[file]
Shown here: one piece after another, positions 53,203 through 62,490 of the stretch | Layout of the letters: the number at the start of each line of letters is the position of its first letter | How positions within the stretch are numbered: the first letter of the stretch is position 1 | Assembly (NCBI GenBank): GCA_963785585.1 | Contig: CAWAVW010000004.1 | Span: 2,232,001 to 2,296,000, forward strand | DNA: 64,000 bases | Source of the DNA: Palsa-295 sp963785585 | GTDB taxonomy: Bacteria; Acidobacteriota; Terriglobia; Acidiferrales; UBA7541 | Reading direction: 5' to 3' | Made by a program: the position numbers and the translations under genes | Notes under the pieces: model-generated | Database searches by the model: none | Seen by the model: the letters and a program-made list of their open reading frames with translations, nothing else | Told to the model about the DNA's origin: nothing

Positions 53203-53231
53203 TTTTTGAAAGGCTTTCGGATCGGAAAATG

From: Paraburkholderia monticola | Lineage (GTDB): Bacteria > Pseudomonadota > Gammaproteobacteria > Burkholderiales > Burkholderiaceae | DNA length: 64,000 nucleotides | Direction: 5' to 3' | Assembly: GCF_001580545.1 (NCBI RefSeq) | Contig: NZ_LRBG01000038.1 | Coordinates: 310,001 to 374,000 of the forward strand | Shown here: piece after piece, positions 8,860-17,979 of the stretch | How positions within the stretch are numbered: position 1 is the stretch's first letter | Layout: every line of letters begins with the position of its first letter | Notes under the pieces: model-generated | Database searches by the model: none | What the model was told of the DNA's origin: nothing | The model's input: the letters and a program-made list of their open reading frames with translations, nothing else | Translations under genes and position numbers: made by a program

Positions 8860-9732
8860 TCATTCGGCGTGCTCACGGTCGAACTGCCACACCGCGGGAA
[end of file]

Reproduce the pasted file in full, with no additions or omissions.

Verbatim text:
Shown here: one piece after another, positions 53,203 through 62,490 of the stretch | Layout of the letters: the number at the start of each line of letters is the position of its first letter | How positions within the stretch are numbered: the first letter of the stretch is position 1 | Assembly (NCBI GenBank): GCA_963785585.1 | Contig: CAWAVW010000004.1 | Span: 2,232,001 to 2,296,000, forward strand | DNA: 64,000 bases | Source of the DNA: Palsa-295 sp963785585 | GTDB taxonomy: Bacteria; Acidobacteriota; Terriglobia; Acidiferrales; UBA7541 | Reading direction: 5' to 3' | Made by a program: the position numbers and the translations under genes | Notes under the pieces: model-generated | Database searches by the model: none | Seen by the model: the letters and a program-made list of their open reading frames with translations, nothing else | Told to the model about the DNA's origin: nothing

Positions 53203-53231
53203 TTTTTGAAAGGCTTTCGGATCGGAAAATG

From: Paraburkholderia monticola | Lineage (GTDB): Bacteria > Pseudomonadota > Gammaproteobacteria > Burkholderiales > Burkholderiaceae | DNA length: 64,000 nucleotides | Direction: 5' to 3' | Assembly: GCF_001580545.1 (NCBI RefSeq) | Contig: NZ_LRBG01000038.1 | Coordinates: 310,001 to 374,000 of the forward strand | Shown here: piece after piece, positions 8,860-17,979 of the stretch | How positions within the stretch are numbered: position 1 is the stretch's first letter | Layout: every line of letters begins with the position of its first letter | Notes under the pieces: model-generated | Database searches by the model: none | What the model was told of the DNA's origin: nothing | The model's input: the letters and a program-made list of their open reading frames with translations, nothing else | Translations under genes and position numbers: made by a program

Positions 8860-9732
8860 TCATTCGGCGTGCTCACGGTCGAACTGCCACACCGCGGGAA